In 2004, Laura Neilsen had finished university and moved to Vancouver, a major change from the small Okanagan community where she grew up. She was getting used to her new home, lived near Vancouver General Hospital (VGH), and was considering her next career move.
With a background in science, Laura had lots of experience working in labs, but felt drawn to working with people. She contemplated going back to school to pursue a career in health care, and decided to spend some time in a health-care environment, lifting the spirits of patients at VGH, and, ultimately learning about herself.
She signed up as a volunteer with the “Friendly Visitor Program." Once a week, for a few hours, Laura visited patients all over the hospital who were there for extended periods and did not have many social connections in the city.
“I think I went to every floor of the hospital," Laura reflects. “I would bring them magazines, movies and music. We would play cards – I actually love playing crib! Some people just wanted those resources – the books or magazines — and others wanted to chat. The patients enjoyed it – it was an opportunity for important social connection."
Laura spoke with people of all ages, from youth to seniors. As valuable and therapeutic as it was for clients, she found it was equally valuable for herself. “It gave me the ability to talk to such diverse people – people I wouldn't have met in my everyday life. I heard a lot of stories, and enjoy that interaction. It helps to give you a trauma-informed lens."
Laura's experience at VGH solidified her decision to pursue a career in health care. She went to nursing school, and started working as a nurse in the Public Health program with VCH in 2008. Since then, she has held several nursing leadership roles in a variety of settings. Near the start of the COVID-19 pandemic, she began as a manager for the Regional Public Health and Prevention Program on a temporary basis, and is now permanent.
Nearly twenty years later, she recognizes how those experiences still inform her work. “In those stories, you hear where someone is at and how they may interact with the health-care system. You get to form a relationship with the client and work with them from where they are and being able to have conversations with others is an important skill of nursing."
Similarly, in 2013, Jessica Chan, who today is a Speech Language Pathologist at GF Strong Rehabilitation Centre, began volunteering with the health authority where she would eventually work. “I was a volunteer with the Speech Language Pathology Department under the supervision of a speech language pathologist," she explains. “My role was to support and work one-on-one with an outpatient client who has aphasia."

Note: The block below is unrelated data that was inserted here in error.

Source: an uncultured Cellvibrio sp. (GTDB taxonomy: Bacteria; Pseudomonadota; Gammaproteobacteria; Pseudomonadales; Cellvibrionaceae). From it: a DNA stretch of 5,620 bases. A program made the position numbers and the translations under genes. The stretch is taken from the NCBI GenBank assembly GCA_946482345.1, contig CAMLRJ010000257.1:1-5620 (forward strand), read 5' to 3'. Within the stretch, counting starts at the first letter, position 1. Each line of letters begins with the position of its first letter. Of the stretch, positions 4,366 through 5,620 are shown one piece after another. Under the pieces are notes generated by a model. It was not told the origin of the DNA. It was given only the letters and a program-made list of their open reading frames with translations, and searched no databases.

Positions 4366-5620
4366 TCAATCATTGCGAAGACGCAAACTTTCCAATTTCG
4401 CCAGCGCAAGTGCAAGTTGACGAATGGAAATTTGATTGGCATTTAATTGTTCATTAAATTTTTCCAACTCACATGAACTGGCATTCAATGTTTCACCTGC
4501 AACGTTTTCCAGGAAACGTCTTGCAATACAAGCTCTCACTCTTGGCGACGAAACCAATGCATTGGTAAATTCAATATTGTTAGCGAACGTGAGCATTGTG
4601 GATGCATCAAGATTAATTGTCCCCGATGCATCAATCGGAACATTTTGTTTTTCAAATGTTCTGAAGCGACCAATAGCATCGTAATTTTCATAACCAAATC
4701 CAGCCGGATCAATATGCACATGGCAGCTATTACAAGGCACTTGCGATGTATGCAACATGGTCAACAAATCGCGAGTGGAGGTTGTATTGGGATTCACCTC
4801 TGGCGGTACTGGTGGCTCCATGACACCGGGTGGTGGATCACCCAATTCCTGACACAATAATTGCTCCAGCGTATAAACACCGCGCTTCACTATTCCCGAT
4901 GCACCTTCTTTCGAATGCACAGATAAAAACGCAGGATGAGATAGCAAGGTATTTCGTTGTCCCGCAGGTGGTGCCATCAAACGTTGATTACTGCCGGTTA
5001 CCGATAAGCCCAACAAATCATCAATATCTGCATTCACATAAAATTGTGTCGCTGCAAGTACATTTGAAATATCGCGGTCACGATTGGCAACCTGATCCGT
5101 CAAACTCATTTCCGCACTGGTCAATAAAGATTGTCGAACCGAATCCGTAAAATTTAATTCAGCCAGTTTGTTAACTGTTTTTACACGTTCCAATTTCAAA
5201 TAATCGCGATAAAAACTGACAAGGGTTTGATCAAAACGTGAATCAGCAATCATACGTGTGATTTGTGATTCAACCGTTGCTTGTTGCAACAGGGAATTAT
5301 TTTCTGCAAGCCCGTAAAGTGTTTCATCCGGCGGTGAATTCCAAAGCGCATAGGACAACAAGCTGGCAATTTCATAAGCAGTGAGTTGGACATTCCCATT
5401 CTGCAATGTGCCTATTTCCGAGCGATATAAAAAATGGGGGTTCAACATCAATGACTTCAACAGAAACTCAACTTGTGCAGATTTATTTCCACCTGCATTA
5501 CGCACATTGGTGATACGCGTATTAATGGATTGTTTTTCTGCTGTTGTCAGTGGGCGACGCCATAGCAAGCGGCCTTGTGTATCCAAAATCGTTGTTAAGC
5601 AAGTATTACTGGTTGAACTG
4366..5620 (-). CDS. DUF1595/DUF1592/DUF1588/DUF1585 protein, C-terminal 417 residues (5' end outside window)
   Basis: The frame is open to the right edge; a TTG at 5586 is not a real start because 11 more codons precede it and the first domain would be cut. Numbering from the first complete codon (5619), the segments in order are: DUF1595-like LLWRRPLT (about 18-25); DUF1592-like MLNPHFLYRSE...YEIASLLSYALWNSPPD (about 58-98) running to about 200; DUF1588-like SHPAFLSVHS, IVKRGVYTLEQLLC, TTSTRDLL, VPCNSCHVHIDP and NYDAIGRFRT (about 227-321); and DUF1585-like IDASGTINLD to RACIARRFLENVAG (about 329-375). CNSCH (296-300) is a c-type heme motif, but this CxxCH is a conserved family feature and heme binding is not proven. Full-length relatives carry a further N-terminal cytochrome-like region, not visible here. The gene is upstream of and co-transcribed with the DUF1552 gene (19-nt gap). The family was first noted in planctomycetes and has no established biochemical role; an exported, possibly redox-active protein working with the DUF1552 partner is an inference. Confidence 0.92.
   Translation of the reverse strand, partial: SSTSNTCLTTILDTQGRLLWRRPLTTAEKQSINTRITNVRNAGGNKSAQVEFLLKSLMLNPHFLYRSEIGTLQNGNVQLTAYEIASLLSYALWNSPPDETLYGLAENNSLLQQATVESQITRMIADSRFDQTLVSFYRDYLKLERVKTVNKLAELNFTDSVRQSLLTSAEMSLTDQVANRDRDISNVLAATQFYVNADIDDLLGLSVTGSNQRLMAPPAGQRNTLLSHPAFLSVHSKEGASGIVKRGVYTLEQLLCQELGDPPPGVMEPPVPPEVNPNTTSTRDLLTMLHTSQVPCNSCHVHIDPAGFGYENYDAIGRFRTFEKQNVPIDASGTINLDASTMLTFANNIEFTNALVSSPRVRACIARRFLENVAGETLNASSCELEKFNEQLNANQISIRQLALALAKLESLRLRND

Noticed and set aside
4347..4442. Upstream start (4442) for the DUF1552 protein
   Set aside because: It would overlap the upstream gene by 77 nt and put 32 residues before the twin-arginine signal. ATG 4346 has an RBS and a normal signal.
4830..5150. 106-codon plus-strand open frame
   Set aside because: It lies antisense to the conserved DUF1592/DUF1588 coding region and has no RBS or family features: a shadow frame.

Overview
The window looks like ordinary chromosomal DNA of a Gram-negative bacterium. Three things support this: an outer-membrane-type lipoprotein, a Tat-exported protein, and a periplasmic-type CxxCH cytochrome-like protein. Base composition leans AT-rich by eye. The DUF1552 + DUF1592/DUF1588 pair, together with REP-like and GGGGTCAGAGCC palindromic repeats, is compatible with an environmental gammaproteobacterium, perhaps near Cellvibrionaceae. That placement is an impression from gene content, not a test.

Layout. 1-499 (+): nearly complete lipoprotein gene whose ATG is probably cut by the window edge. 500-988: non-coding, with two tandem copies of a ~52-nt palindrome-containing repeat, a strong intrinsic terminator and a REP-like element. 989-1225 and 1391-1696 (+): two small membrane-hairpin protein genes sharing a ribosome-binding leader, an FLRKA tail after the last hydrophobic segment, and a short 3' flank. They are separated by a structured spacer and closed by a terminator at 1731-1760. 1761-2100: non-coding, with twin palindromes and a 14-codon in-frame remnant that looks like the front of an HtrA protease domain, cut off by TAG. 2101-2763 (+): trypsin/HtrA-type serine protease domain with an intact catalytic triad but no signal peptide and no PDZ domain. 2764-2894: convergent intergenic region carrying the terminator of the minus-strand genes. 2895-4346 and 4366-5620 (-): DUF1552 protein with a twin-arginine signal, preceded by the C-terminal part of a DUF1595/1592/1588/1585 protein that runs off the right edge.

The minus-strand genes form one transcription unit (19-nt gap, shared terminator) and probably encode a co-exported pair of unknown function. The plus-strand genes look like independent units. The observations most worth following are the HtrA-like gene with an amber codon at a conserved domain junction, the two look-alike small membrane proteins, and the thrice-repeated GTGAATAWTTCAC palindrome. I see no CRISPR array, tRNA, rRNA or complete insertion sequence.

Aphasia is a neurological condition that can affect one's ability to express themselves in speaking and writing as well as understanding what is heard or read. Aphasia can occur after brain injury or stroke.
Jessica had been working on her second degree in education when she first learned about speech language pathology (SLP). She thought the field sounded intriguing. “I wanted to learn more about it. Then the next day, my mom read about SLP in the newspaper and she said the same thing to me, that it sounded fascinating and the profession really matched my personality. Naturally, I took this as a sign. So I did my research, found GF Strong and applied to volunteer," she says.
Volunteering gave Jessica her first exposure to working with people with aphasia. She fell in love with it. “I was like 'this is it!' This was what I wanted to do. Despite knowing how competitive the SLP programs are, I decided to pursue my career in this field and applied to schools with my supervisor's and client's encouragement."
Volunteering at GF Strong also helped give her a glimpse into the people she works with and to appreciate the culture at the centre, which she says is friendly, warm and welcoming to all the clients and staff. “I really think it was the volunteer experience itself that made me realize what a great facility this is and why it's world-renowned; and it made me realize that I wanted to be an SLP here," Jessica adds.
She was hired at VCH in 2017 and began working at GF Strong right before the pandemic in early 2020.
For both Jessica and Laura, volunteering was an integral step that ultimately led them to their chosen careers. They encourage anyone interested in volunteering with VCH to try it. A decade or two later, you may just find you have many warm memories of giving back to your community, and that it was the start of a rewarding career.
April 24 to 30 is National Volunteer Week. Thank you to all volunteers who give their time to patients, clients and residents across VCH, embodying empathy in action.
Interested in volunteering? Learn more about volunteering at VCH.